- American Physical Society Sites
- Meetings & Events
- Policy & Advocacy
- Careers In Physics
- About APS
- Become a Member
By Ernie Tretkoff
Photo Credit: LeRoy CastleThe young woman in the photo is Erin McCamish, and she is holding an optical decoder unit for the CMS hadron calorimeter that she assembled. The summer this picture was taken, she was a student at Lake Shore High School in Stevenville, MI. Now she is at the University of Michigan studying physics.
"We think it's really one of the most valuable physics education programs that we have," said Judy Jackson, head of public affairs at Fermilab, "It brings so many different players into the mix. It's a great way of bringing in people from a wide geographic area."
Here's how the QuarkNet program works: First, after a weeklong orientation at Fermilab, selected high school teachers spend a summer doing research with a physicist-mentor from a local university or laboratory. The teachers might work on experiments at CERN or Fermilab, or at their mentor's lab.
After their research summer, the teachers try to integrate some of what they learned into their classroom. Rather than teaching a separate unit on particle physics, many teachers find they can integrate particle physics into lessons on basic concepts such as conservation of momentum and energy.
Also during the school year following their research summer, the QuarkNet teachers, along with their mentors, develop a three-week research-based program for up to ten more "associate" teachers. The following summer, the lead teachers and their mentors present their three-week program at their QuarkNet center, the university or lab where the mentor researchers work.
"Our goal in essence is to help teachers learn how scientists work, and look at the way they can bring those work skills into their classroom so that their students begin to model research in the classroom," said Marge Bardeen, manager of the Fermilab education office and spokesperson for QuarkNet. QuarkNet also aims to get teachers a more "inquiry-based" approach that involves hands-on projects rather than the traditional lecture format. Several teachers have indeed changed the way they teach.
For example, Jeff Dilks, a teacher in Iowa, conducted an experiment with his high school class, and found that he had meaningless data. Before QuarkNet, he would have just moved on to the next topic, but instead he realized that scientists wouldn't do that. So the next day, he had the students think about how they could change the experiment to improve the data. The class reran the experiment and got better results.
Dilks also found that the QuarkNet program has earned him, and his subject, new respect at his school. " There's a new interest in what's going on in physics. Administrators ask what I'm doing. Secretaries provide me with newsclippings. Physics has a much higher profile around my school," he said.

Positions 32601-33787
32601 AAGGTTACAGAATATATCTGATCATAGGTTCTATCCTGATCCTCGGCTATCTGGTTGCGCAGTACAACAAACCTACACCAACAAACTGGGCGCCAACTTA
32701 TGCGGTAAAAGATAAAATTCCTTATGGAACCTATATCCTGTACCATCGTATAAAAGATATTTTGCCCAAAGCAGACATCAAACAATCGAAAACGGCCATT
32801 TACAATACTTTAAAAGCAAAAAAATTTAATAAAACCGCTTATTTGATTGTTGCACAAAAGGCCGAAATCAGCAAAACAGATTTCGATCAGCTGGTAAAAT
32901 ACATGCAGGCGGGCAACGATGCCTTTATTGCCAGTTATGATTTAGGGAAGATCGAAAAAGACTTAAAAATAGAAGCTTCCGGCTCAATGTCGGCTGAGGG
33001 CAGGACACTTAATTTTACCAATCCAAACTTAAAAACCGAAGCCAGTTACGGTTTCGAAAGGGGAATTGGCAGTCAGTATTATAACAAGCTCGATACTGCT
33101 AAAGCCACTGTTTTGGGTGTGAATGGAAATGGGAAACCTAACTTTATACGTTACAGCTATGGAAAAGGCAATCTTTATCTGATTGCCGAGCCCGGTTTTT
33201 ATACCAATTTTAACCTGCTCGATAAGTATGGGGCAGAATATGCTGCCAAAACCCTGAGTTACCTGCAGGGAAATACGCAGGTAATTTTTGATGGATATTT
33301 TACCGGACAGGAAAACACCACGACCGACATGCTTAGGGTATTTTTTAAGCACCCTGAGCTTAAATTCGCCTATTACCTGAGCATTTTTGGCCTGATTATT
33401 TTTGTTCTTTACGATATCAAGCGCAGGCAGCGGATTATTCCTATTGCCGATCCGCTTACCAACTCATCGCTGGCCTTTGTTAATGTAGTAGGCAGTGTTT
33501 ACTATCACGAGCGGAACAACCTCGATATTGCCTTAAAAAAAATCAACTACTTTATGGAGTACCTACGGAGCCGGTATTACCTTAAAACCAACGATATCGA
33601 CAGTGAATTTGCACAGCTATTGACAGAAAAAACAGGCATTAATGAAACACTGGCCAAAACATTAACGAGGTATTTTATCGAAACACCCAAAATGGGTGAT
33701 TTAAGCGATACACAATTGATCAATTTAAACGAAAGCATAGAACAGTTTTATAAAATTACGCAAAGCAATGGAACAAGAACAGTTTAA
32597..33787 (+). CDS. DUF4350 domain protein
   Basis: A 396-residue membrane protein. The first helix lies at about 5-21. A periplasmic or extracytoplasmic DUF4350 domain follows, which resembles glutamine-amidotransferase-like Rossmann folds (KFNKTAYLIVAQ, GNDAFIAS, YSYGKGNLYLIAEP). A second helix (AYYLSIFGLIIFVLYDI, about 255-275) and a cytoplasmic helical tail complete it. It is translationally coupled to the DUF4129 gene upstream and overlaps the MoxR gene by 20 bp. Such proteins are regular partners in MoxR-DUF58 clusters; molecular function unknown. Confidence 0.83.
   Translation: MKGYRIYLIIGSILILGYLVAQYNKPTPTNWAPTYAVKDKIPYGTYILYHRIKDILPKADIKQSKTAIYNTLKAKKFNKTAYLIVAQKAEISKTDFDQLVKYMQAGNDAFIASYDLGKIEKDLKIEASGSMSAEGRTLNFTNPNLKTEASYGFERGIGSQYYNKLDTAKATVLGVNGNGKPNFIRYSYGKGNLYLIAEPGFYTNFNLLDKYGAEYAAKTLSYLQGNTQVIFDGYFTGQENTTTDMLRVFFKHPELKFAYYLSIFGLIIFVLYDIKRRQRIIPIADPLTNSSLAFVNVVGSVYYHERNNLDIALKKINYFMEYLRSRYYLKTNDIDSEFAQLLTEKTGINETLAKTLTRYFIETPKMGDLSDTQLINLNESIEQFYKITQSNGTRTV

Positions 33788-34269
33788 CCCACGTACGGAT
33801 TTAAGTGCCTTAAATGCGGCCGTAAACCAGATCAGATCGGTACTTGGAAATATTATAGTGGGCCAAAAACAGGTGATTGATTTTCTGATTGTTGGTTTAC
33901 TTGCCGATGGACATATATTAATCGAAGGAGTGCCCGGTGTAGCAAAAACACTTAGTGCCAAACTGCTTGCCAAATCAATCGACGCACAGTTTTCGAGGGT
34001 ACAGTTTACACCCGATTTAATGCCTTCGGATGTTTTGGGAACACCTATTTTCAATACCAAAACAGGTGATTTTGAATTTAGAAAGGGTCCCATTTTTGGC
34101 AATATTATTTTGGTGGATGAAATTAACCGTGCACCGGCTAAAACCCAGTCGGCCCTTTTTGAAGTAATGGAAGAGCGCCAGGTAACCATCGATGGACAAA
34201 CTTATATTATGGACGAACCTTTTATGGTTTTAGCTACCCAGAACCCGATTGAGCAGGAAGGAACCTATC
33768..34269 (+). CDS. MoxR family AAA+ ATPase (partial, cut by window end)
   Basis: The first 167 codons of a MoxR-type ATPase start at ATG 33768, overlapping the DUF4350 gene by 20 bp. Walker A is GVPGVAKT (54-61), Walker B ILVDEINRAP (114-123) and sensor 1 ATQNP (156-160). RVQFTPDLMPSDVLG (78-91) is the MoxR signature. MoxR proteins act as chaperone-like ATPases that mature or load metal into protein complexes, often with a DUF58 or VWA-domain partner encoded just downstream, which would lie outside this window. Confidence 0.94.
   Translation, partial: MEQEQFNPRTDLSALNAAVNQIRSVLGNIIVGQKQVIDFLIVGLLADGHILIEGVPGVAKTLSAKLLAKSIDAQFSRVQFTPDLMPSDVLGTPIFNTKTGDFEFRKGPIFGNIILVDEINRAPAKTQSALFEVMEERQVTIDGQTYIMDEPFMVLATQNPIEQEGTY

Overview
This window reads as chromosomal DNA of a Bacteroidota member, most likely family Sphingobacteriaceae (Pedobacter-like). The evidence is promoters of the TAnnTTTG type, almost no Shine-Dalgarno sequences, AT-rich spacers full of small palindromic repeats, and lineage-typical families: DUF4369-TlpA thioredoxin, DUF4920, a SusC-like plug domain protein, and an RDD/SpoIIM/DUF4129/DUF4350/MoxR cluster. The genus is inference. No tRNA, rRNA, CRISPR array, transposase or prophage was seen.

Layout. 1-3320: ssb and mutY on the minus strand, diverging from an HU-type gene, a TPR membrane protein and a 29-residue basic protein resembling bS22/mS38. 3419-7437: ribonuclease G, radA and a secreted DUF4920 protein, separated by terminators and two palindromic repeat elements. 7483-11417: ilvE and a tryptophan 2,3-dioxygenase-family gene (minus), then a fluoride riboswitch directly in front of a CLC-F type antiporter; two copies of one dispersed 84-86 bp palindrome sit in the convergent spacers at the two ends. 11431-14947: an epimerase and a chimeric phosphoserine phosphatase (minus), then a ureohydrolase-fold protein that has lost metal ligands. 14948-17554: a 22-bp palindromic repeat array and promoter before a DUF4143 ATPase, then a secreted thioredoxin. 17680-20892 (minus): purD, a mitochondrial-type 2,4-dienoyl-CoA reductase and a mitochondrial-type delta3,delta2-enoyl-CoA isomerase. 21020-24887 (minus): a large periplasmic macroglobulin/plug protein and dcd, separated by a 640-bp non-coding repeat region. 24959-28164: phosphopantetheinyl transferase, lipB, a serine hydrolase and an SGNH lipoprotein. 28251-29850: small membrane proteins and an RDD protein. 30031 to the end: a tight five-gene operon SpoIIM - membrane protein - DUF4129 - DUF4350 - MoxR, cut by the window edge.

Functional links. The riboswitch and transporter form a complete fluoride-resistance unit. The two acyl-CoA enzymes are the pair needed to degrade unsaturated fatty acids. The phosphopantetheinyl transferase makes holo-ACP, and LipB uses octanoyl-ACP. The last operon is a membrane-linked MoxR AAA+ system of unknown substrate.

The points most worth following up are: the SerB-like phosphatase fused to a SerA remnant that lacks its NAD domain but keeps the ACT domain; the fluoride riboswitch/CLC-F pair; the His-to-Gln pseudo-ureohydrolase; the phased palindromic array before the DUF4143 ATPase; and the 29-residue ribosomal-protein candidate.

Another QuarkNet teacher, Deborah Roudebush of northern Virginia, designed her entire physics class around the theme of the search for the Higgs boson. She taught the standard high school physics topics, but always introduced the concepts in the context of how they would apply in the search for the Higgs.
The physics researchers also benefit from the QuarkNet program. Randy Ruchti, a Project Principal Investigator and QuarkNet mentor, appreciated the chance to expand his research group to include the teachers, and he said he learned a lot from them. "First of all, I've learned that among the difficulties teachers face, many are teaching to a test, so there is very little time to do any inquiry." Ruchti participates in the program because he believes that "practicing scientists have an obligation to reach down to attract young people into science."
Ruchti also said QuarkNet is working to include more traditionally underrepresented groups, especially by attracting teachers who work in inner city schools.
Since QuarkNet began in 1999, nearly 500 high school teachers have participated in the program, either as lead teachers or associate teachers. About 50 centers are now operating across the country. The program plans to expand to include about 60 centers, and will reach over 700 teachers. Some of the centers that have been operating for several years are now expanding to include several high school students in a summer of research at the center. One of the reasons the program has been so successful, said Bardeen, is that it is run by a staff of teachers. "I always feel it's important to put teachers in leadership positions," she said, "They have not only the understanding of what teachers face in the classroom, but they also have credibility."
©1995 - 2018, AMERICAN PHYSICAL SOCIETY
APS encourages the redistribution of the materials included in this newspaper provided that attribution to the source is noted and the materials are not truncated or changed.